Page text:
Top

from “Paul’s Letter to American Christians” by Dr. Martin Luther King, Jr.

Written by Mark Van Steenwyk : January 15, 2007

I still believe that love is the most durable power in the world. Over the centuries men have sought to discover the highest good. This has been the chief quest of ethical philosophy. This was one of the big questions of Greek philosophy. The Epicureans and the stoics sought to answer it; Plato and Aristotle sought to answer it. What is the summum bonum of life? I think I have an answer, America. I think I have discovered the highest good. It is love. This principle stands at the center of the cosmos. As John says, “God is love”. He who loves is a participant in the being of God. He who hates does not know God. Martin Luther KingSo, you may master the intricacies of the English language. You may possess all of the eloquence of speech. But even of you “speak with the tongues of man and angels, and have not love, you are become as sounding brass, or a tinkling cymbal”.

You may have the gift of prophecy and understanding [of] all mysteries. You may be able to break into the storehouse of nature and bring out many insights that men never dreamed were there. You may ascend to the heights of academic achievement, so that you will have all knowledge. You may boast of your great institutions of learning and the boundless extent of your degrees. But all of this amounts to absolutely nothing devoid of love.

But even more, Americans, you may give your goods to feed the poor. You may give great gifts to charity. You may tower high in philanthropy. But if you have not love it means nothing. You may even give your body to be burned, and die the death of a martyr. Your spilt blood may be a symbol of honor for generations yet unborn, and thousands may praise you as history’s supreme hero. But even so, if you have not love your blood was spilt in vain. You must come to see that it is possible for a man to be self-centered in his self-denial and self-righteous in his self-sacrifice. He may be generous in order to feed his ego and pious in order to feed his pride. Man has the tragic capacity to relegate a heightening virtue to a tragic vice. Without love benevolence becomes egotism, and martyrdom becomes spiritual pride.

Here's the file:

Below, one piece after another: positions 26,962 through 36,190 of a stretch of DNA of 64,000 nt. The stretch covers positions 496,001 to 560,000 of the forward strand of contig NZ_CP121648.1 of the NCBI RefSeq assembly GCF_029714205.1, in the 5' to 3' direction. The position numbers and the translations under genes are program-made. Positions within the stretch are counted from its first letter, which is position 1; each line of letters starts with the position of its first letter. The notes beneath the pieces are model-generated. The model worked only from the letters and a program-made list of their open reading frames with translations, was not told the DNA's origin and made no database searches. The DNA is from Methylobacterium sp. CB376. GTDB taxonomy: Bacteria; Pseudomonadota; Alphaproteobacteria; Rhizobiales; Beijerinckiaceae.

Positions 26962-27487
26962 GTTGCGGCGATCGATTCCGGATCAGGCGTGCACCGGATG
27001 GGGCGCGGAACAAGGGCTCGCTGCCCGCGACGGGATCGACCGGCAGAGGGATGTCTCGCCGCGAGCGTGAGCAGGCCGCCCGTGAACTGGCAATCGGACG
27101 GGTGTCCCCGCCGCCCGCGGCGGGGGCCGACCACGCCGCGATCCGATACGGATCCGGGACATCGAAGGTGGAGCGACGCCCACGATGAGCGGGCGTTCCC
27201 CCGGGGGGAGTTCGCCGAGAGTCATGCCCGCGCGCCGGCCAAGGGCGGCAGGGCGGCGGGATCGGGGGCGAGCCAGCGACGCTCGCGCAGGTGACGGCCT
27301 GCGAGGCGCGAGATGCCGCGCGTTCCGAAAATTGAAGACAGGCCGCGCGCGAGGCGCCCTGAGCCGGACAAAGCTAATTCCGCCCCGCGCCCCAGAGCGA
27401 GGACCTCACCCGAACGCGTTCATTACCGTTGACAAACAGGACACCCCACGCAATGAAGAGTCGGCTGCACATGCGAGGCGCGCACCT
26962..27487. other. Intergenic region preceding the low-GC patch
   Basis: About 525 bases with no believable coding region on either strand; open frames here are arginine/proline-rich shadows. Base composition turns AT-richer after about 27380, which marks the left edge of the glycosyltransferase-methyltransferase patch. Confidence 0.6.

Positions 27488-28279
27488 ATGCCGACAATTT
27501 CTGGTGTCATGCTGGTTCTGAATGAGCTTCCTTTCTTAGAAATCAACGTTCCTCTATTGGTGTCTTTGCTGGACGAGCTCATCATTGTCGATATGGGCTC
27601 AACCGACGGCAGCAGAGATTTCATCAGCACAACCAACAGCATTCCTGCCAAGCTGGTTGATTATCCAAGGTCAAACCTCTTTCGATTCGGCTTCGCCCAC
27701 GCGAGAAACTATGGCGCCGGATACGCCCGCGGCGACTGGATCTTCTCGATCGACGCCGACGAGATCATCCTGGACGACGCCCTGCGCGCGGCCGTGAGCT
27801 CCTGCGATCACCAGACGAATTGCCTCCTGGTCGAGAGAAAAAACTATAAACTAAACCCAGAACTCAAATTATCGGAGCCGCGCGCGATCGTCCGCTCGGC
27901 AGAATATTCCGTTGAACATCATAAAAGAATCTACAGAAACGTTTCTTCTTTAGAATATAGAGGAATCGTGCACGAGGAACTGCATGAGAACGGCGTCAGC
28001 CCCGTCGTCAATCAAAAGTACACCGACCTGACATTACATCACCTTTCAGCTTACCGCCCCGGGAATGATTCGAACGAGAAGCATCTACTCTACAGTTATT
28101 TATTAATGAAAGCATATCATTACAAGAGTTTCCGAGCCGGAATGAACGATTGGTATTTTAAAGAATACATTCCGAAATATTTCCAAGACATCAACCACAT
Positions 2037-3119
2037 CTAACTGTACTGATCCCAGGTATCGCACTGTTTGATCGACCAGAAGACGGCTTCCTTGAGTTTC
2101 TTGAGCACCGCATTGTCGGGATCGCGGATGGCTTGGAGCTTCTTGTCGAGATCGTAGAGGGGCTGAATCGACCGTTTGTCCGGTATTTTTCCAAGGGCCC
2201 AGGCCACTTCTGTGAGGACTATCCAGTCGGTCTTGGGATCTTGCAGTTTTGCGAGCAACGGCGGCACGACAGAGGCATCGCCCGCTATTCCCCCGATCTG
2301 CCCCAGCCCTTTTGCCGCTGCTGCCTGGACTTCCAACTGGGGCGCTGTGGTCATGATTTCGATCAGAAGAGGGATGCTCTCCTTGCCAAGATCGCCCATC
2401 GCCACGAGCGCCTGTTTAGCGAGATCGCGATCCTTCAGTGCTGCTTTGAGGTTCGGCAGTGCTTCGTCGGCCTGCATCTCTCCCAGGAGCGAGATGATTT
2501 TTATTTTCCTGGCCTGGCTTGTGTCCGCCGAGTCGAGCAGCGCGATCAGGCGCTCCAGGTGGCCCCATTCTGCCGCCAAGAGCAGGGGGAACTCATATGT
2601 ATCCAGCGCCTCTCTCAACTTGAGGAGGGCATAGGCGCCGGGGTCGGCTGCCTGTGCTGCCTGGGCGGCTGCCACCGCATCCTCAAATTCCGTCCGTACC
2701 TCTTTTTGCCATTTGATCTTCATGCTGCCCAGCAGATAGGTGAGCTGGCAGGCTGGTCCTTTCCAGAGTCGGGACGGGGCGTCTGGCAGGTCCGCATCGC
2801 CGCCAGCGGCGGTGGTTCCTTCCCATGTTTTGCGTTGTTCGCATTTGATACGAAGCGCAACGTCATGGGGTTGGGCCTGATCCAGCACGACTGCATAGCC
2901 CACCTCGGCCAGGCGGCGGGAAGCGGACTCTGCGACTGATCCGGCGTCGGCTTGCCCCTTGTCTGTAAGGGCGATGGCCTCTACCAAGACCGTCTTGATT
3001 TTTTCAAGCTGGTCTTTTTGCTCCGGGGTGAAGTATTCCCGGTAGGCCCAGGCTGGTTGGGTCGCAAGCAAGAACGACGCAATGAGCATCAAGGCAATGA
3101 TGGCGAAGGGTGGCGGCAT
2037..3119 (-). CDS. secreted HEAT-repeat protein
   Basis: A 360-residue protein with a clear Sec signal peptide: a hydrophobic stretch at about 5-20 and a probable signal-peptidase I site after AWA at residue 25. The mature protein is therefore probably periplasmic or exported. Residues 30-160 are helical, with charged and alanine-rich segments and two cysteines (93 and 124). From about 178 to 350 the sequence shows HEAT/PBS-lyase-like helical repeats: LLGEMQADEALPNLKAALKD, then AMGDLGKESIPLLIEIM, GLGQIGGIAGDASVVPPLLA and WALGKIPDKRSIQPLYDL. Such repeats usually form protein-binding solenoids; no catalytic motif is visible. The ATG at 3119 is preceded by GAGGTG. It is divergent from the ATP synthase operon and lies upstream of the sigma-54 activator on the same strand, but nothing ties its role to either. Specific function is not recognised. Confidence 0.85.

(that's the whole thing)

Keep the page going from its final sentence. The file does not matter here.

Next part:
So the greatest of virtues is love. It is here that we find the true meaning of the Christian faith. This is at the bottom of the meaning of the cross. The great event on Calvary signifies more than a meaningless drama that took place on the stage of history. It is a telescope through which we look out into the long vista of eternity and see the love of God breaking forth into time. It is an eternal reminder to a power-drunk generation that love is [the] most durable power in the world, and that it is at bottom the heartbeat of the moral cosmos. Only through achieving this love can you expect to matriculate into the university of eternal life.’

for further reading . . .

  • None Found

Comments

Bottom